Infrastructure as code: automating Jenkins

Here at ePages we heavily rely on Continuous Integration (CI) to make sure our code is always in a good shape. Jenkins is the software we use as our CI tool. A mixed language stack mainly composed of Java, JavaScript and Perl spread over multiple teams brings in different build processes and toolings needed to produce the artifacts our software is composed of, e.g. gradle, grunt and make. We do not run all build jobs on a single Jenkins instance, but already spread out different jobs to dedicated Jenkins servers. Nevertheless some teams still share their build infrastructure, thus lacking independence e.g. when it comes to introducing new Jenkins plugins or other tools needed for their build process.

Jenkins configuration

Jenkins makes it very easy to introduce new functionality by installing one of the many available plugins. Unfortunately not every plugin turns out to work as expected or in the worst case can potentially bring down the whole Jenkins instance. To evaluate unknown plugins by installing them into your production CI infrastructure bears problems, since they often leave unwanted traces behind, even after uninstallation. Even making changes to a job configuration without adding any new plugins can lead to broken build jobs, negatively affecting the productivity of whole teams.

The solution

We were looking for ways to make it safe and easy to improve our build infrastructure. Using version control like GitHub for all of our source code, it was natural to treat our infrastructure the same way and be able to roll back to a previous version without any hassle. Versioning whole images of Jenkins virtual servers didn’t seem feasible and plugins like JobConfigHistory did not cover managing plugin versions as well.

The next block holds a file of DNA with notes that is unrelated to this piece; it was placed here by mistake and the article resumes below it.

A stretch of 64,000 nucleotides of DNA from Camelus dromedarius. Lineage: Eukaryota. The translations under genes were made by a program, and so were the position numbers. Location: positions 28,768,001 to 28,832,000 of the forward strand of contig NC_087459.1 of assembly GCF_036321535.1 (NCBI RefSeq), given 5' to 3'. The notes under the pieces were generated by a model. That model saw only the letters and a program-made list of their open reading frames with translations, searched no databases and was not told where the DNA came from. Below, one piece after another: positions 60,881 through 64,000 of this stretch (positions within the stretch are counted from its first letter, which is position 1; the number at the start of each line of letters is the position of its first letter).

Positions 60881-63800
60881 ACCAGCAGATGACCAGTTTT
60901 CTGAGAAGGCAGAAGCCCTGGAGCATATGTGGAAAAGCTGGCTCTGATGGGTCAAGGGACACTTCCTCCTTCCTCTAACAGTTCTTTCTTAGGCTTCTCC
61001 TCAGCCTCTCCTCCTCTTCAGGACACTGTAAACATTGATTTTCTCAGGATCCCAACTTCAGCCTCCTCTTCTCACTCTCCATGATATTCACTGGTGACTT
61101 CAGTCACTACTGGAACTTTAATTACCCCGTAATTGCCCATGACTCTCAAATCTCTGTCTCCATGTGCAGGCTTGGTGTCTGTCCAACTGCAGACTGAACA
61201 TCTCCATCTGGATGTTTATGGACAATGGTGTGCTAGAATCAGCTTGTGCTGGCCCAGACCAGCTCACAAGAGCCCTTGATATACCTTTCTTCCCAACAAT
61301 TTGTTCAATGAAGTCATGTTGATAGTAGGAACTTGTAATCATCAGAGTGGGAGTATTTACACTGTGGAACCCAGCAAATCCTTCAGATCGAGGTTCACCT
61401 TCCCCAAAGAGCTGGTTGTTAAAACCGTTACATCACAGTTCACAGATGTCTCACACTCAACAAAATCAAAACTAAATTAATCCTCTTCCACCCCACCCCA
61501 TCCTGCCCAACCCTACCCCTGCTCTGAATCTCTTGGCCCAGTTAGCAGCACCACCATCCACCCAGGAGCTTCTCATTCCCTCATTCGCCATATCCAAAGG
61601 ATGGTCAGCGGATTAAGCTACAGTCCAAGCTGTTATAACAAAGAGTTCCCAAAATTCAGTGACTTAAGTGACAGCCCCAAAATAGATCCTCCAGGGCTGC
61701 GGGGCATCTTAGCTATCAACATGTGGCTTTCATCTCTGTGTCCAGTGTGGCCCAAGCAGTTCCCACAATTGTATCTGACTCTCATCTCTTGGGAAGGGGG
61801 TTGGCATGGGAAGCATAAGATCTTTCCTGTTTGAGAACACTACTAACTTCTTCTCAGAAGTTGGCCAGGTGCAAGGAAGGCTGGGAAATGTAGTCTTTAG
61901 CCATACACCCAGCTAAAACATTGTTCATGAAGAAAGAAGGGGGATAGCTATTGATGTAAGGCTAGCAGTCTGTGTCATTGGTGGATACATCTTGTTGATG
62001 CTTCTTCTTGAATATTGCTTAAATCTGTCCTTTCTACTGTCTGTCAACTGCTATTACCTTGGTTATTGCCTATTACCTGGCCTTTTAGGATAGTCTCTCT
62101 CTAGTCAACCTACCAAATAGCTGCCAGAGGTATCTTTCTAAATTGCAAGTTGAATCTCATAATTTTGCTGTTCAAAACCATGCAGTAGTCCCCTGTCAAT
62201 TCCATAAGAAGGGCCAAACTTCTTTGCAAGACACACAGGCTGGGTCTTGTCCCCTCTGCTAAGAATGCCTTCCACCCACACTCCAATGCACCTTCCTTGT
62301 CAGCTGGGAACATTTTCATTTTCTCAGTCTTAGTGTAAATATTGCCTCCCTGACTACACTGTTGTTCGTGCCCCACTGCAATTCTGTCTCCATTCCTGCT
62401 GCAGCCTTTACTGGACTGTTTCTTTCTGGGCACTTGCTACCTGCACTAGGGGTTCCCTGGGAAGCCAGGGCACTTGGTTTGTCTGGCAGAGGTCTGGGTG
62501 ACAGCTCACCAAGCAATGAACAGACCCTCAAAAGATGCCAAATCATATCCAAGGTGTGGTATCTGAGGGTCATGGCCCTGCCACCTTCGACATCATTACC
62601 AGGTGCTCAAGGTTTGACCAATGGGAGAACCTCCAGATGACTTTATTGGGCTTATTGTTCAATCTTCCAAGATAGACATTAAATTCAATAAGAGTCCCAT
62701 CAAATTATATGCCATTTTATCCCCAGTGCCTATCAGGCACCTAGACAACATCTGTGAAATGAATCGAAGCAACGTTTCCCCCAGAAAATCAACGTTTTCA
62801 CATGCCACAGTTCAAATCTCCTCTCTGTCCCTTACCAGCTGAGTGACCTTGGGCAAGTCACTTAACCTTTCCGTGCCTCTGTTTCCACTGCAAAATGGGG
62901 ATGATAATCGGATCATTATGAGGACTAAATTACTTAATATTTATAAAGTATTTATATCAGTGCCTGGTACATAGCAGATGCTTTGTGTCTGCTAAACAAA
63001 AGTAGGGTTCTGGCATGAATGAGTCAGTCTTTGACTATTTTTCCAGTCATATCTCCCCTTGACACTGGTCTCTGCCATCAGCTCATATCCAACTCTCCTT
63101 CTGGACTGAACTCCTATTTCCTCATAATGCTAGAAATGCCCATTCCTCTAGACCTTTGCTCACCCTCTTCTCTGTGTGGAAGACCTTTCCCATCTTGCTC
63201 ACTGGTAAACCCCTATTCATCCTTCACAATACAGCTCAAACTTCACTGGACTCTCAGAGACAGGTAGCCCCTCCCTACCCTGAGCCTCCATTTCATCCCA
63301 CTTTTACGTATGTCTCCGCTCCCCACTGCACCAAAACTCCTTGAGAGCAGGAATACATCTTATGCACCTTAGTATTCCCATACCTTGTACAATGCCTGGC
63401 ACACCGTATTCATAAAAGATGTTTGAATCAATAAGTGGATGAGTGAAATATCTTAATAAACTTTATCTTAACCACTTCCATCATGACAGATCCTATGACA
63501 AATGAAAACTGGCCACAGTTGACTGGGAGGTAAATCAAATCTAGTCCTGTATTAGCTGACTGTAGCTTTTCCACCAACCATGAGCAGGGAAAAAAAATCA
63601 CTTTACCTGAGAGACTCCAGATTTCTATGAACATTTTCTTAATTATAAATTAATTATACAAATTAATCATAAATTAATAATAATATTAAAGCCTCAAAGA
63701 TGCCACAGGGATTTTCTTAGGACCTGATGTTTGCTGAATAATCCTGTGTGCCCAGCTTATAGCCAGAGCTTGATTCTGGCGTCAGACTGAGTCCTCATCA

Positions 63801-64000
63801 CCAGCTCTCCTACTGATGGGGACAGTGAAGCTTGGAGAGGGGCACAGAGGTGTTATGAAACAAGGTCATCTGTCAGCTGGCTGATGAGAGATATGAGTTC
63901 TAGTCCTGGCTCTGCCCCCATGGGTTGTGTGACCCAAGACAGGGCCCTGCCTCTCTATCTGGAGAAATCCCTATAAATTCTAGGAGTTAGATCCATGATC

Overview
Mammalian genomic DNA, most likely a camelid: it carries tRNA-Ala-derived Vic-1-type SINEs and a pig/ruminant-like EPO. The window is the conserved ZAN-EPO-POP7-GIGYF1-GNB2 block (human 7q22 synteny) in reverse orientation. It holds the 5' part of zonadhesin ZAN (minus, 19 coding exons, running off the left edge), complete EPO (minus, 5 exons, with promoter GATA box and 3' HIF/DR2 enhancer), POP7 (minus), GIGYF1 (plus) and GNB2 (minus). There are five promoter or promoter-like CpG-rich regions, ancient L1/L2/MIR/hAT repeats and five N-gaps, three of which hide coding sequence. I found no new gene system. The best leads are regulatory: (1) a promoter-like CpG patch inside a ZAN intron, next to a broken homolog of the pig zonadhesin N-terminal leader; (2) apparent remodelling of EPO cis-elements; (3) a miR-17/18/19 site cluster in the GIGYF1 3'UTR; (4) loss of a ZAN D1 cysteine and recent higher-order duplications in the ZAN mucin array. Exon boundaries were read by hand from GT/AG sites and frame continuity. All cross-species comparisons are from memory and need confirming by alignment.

Server provisioning using Ansible and Vagrant

We started by automating the installation of Jenkins, including all required plugins. The idea is to set up a Jenkins server from scratch by running just a single command, while still being able to use the same facilities to update the installation, e.g. with new plugins, using the same technology. To achieve this, we decided to use Ansible, mainly due to existing know-how.

Once the basic installation of Jenkins and its prerequisites is done, the interesting part begins: installing and configuring plugins. The installation of additional plugins is done by utilising the Jenkins Command Line Interpreter (CLI). This allows us to provide plugin names and explicit versions to be installed. The tricky part is getting the global configuration of Jenkins right. The pragmatic solution we chose was to create the config.xml locally (but templated) and copy it over to Jenkins using the according Ansible task.

With the toolset described so far, the basic setup can be easily recreated any time. And since this is so easy now, we usually test our setup scripts by installing them to local Vagrant machines. Especially for the global Jenkins configuration this is an essential step, which is even easier and faster due to Ansible’s smart way of tracking installation state. Just rerun the Ansible playbook and changes in the configuration are automatically applied; then you can be sure, that they are based on your version-managed infrastructure code!

Job provisioning using Job DSL